Complete the energy transition

The decision to end coal mining in Germany was a historical turning point. For many decades coal provided good incomes and a strong identity to the mining regions and the people who lived and worked there. In light of those considerations, the legislation phasing out coal was passed in conjunction with a Structural Development Act, as proposed by the Coal Commission. Over the next twenty years the affected regions will receive €40 billion to invest in their future. The adjustment funds will protect workers’ interests. Coal- and lignite-fired power stations will be phased out as proposed by the Coal Commission, with milestones in 2022 and 2030, and the last remaining power stations shutting down in 2038 – although the dates could yet be brought forward. Reviews in 2022, 2026, 2029 and 2032 will consider whether adjustments are required in the interests of security of supply or climate protection. If the phasing out of coal is to succeed, 65 percent of our electricity will have to come from renewables by 2030. So now we need to concentrate on expanding renewables on the ground and advancing the integration of European electricity grids.

The generational conflict over the right form of energy has been decided, at least in Germany. Germany is phasing out coal and nuclear power. In future all our electricity will come from renewables. The task for politics now is to develop the renewable energy systems. This offers enormous opportunities for a climate-friendly and affordable energy supply, creates jobs and promotes innovation and value creation across Europe, and strengthens the export sector in the field of cutting-edge technologies. Local participation and value creation are crucial. I proposed some months ago that residents living close to wind turbines should receive compensation and expressed my support for residents and local authorities participating financially in new renewable energy facilities. I would like to see citizens participating actively in the energy transition. Reforms to improve conditions for citizens’ and tenants’ participation in green energy are very important in this connection. We can also learn from our European neighbours, although I am not referring to capitals and national governments here. At local government level in particular there are very many unknown pioneers of a decentralised and accessible energy transition, who are forging ahead with great courage, commitment and innovative ideas. The role of national and European politics will be to create the statutory framework for a “grassroots” energy transition.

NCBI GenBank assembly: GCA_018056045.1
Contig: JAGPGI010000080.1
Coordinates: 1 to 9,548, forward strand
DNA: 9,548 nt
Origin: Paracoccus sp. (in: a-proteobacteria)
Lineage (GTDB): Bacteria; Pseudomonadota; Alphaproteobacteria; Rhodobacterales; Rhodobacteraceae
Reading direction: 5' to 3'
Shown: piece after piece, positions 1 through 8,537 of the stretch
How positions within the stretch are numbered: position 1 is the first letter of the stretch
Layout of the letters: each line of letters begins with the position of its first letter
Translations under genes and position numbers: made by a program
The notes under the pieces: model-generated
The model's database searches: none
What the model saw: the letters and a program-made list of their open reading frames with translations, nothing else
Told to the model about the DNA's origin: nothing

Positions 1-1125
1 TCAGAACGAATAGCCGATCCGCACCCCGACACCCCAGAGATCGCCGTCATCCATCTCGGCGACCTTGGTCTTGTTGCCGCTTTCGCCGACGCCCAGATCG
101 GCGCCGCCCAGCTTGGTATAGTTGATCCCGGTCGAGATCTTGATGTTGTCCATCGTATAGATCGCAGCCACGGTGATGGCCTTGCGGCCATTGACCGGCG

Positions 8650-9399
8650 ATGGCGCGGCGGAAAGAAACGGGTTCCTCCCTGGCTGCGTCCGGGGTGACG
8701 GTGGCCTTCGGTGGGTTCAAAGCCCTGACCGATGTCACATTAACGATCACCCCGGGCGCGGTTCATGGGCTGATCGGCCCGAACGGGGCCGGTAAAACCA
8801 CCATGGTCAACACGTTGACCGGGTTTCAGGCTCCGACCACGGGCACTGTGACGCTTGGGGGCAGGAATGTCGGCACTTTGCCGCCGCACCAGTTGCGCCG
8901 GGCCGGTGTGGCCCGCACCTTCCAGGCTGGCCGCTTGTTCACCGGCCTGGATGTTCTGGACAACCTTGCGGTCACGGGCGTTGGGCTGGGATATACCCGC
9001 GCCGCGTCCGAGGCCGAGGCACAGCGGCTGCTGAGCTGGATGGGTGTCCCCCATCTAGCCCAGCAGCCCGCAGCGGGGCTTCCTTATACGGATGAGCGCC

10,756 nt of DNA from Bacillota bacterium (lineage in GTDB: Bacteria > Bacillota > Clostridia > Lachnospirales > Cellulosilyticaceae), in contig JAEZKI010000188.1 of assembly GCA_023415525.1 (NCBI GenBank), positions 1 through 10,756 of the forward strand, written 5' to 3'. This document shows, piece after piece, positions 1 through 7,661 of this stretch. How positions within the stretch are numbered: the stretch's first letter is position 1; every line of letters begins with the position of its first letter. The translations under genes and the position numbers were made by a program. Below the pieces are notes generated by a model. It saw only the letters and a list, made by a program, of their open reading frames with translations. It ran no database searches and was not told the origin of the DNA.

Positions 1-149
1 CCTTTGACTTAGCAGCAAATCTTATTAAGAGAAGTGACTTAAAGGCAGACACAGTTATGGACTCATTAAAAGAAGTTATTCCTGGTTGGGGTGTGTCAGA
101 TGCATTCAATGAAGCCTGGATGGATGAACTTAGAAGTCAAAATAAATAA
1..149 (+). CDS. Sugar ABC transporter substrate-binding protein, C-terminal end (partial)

In recent months we have achieved important progress shaping the renewable energy system. We have abolished the cap on photovoltaic, prevented strict national distancing rules for wind turbines, improved the terms for CHP (which we need as a transitional technology) in the legislation phasing out coal, and laid the groundwork for rapid market development of hydrogen (in the stimulus package and the hydrogen strategy). At the EU level the economic and social consequences of the Covid-19 pandemic need to be addressed through a sustainable and inclusive growth strategy on the basis of the European Green Deal. In climate policy the EU needs to adopt a road map for achieving climate neutrality by 2050. The decision to raise the EU’s climate target for 2030 to at least 55 percent is an important milestone. We are on the right track. But there is still a lot of work before us.


(Translated from the German)
 


About the Author

Dr. Matthias Miersch is Member of German Bundestag and Vice-Chairman of the SPD Parliamentary Group in the German Bundestag, Berlin.


The views expressed in this article are not necessarily those of Friedrich-Ebert-Stiftung.